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Citation Information

Type Thesis or Dissertation - Doctor of Philosophy
Title Evaluating the efficiency of community-based HIV testing and counseling strategies to decrease HIV burden in sub-Saharan Africa
Author(s)
Publication (Day/Month/Year) 2016
URL https://digital.lib.washington.edu/researchworks/handle/1773/37124
Abstract
Knowledge of one’s HIV status is vital to accessing treatment and prevention yet only a
fraction of individuals in sub-Saharan Africa are regularly tested for HIV. Community-based
HIV testing and counseling (HTC), defined as HTC conducted outside of a healthcare facility,
has the potential to achieve high population testing coverage and linkage to care. The studies
within this dissertation describe effectiveness and efficiency (cost-effectiveness) of various
modalities of community-based HTC. Aim 1 presents a systematic review of community and
facility-based HTC strategies in sub-Saharan Africa. Aims 2 and 3 evaluate the cost-effectiveness
of two types of community HTC interventions in western Kenya by incorporating primary cost
and effectiveness data from randomized clinical trials into an HIV mathematical model.
Specifically, Aim 2 assesses the health and economic impact of implementing a home-based
partner education and HIV testing (HOPE) intervention for pregnant women and their male
partners. Aim 3 evaluates the cost-effectiveness of scaling up provider notification services for
sexual partners of recently diagnosed HIV-positive persons.
In Aim 1, we found that community HTC (including home, mobile, partner notification,
key populations, campaign, workplace and self-testing) successfully reached target groups (men,
young adults and first-time testers) with higher coverage than facility HTC. Community HTC
also identifies HIV-positive individuals at higher CD4 counts who were likely to be earlier in
their disease course. Combined with the potential of community HTC with facilitated linkage to
achieve high linkage to treatment with similar retention rates as facility HTC, this suggests that
scaling up community interventions can reduce the morbidity, mortality and transmission
associated with late or non-initiation of ART. Of all modalities examined, home HTC attained
the highest population coverage (70%, 95% CI = 58–79) while mobile HTC reached the highest
proportion of men (50%, 95% CI = 47–54%). Self-testing reached the highest proportion of
young adults (66%, 95% CI = 65–67%). As each HTC modality reaches distinct subpopulations,
a combination of modalities (differing by setting) will likely be needed to achieve
high ART coverage.
In Aim 2, we found that the incremental cost of adding the HOPE intervention to standard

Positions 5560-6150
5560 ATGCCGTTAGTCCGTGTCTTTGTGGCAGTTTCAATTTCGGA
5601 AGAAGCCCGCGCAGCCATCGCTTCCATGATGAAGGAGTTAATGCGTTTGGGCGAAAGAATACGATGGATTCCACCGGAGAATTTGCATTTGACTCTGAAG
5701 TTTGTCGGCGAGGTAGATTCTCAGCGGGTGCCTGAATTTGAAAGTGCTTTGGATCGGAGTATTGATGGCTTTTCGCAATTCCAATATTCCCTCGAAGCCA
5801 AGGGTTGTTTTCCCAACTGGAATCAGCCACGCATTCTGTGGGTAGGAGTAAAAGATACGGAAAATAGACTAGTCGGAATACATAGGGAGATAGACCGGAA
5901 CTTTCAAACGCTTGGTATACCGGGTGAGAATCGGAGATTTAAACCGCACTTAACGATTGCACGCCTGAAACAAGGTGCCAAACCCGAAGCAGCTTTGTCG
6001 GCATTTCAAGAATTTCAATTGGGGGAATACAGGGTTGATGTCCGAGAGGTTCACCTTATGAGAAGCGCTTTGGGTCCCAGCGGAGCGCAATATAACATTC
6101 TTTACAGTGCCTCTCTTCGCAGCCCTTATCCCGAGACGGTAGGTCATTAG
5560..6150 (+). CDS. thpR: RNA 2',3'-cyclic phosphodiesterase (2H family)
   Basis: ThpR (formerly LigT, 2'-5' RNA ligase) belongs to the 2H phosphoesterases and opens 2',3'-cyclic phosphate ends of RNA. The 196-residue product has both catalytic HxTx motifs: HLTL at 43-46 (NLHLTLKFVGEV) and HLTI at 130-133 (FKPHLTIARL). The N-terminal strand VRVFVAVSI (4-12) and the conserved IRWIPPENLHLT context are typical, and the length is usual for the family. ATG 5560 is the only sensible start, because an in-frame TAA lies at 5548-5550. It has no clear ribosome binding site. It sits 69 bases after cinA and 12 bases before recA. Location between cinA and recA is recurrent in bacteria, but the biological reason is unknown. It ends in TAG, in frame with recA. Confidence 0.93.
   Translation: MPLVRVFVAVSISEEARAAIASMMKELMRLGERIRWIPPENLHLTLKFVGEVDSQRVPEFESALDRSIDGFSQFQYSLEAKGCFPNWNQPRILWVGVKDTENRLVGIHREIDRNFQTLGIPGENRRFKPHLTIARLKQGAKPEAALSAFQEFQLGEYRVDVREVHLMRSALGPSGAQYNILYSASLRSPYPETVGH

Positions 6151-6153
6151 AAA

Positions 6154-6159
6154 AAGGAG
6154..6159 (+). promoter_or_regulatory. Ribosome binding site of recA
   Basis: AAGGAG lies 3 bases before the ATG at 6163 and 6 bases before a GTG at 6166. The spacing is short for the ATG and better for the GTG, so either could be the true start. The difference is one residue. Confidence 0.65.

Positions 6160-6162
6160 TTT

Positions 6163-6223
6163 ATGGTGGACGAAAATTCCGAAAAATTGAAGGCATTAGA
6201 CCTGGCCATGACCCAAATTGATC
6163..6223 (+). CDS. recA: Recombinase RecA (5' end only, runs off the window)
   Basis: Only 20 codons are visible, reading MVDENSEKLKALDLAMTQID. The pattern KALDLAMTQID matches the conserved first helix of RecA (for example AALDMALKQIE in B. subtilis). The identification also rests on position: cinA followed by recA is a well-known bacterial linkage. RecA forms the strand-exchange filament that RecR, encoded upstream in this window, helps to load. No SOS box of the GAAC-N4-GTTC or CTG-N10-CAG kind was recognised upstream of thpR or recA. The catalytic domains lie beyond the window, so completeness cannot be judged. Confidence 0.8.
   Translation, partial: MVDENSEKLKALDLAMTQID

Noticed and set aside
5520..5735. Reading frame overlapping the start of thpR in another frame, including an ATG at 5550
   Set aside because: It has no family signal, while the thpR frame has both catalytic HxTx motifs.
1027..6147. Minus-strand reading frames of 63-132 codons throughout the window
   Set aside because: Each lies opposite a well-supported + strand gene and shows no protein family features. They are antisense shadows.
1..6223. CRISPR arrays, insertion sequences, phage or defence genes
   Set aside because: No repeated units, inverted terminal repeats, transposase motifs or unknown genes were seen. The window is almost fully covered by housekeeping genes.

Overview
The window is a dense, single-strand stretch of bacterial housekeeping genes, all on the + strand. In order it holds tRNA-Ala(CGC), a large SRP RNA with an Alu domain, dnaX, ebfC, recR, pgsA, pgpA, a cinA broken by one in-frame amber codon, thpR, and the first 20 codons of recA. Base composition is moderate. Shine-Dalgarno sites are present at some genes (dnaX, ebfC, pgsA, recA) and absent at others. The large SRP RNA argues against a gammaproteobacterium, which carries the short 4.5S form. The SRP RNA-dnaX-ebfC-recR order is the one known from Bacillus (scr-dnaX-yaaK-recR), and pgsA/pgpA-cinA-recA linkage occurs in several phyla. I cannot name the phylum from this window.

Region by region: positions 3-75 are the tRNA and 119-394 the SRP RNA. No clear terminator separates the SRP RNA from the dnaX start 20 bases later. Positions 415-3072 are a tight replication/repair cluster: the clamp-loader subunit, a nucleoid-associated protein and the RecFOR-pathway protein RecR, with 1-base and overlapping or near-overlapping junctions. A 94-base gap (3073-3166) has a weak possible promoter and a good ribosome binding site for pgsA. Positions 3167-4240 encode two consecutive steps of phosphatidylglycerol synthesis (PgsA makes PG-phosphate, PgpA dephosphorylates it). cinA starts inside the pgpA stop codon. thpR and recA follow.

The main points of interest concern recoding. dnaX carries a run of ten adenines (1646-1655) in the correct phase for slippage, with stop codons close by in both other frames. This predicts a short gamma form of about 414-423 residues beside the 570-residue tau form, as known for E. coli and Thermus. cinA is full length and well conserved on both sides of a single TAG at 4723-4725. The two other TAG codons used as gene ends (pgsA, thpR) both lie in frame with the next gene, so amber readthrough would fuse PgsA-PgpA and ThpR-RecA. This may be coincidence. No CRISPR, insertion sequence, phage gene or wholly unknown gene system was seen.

antenatal care was $31-37 USD per couple tested; task shifting intervention responsibilities to
community health workers lowered the cost to $14-16 USD per couple tested. At 60% coverage
of male partners, HOPE was projected to avert 6,987 HIV infections and 2,603 deaths in Nyanza
province over 10 years with an incremental cost-effectiveness ratio (ICER) of $886 and $615 per
DALY averted for the program and task-shifting scenario, respectively. The ICERs are below the
threshold of Kenya’s per capita gross domestic product ($1,358) and are therefore considered
cost-effective. We conclude that the HOPE intervention can cost-effectively decrease HIVassociated
morbidity and mortality in western Kenya by linking HIV-positive male partners to
care.
In Aim 3, we found that implementing assisted partner services (aPS) or active tracing, exposure
notification, and home HTC for sexual partners of newly diagnosed HIV-positive persons in
western Kenya is projected to achieve 12% population coverage and reduce HIV infections by
by 2.8% and HIV-related deaths by 1.5%. The incremental cost-effectiveness ratio (ICER) of
implementing aPS is $1,703 USD (range $1,198-2,887) per disability-adjusted life year (DALY)
averted. Task-shifting intervention activities from healthcare professionals to community health
workers decreases the ICER to $1,302 (range $955-2,789) per DALY averted. The task-shifting
scenario falls below Kenya’s per capita gross domestic product (GDP) and is therefore
considered very cost-effective while the full program cost scenario is considered cost-effective
under the higher threshold of 3-times Kenya’s per capita GDP. Intervention cost-effectiveness
and HIV-related deaths averted among aPS partners increased with expanded ART initiation
criteria.
We hope that this dissertation work will be useful in forming policy deliberations
regarding implementation of community HTC in countries of sub-Saharan Africa.

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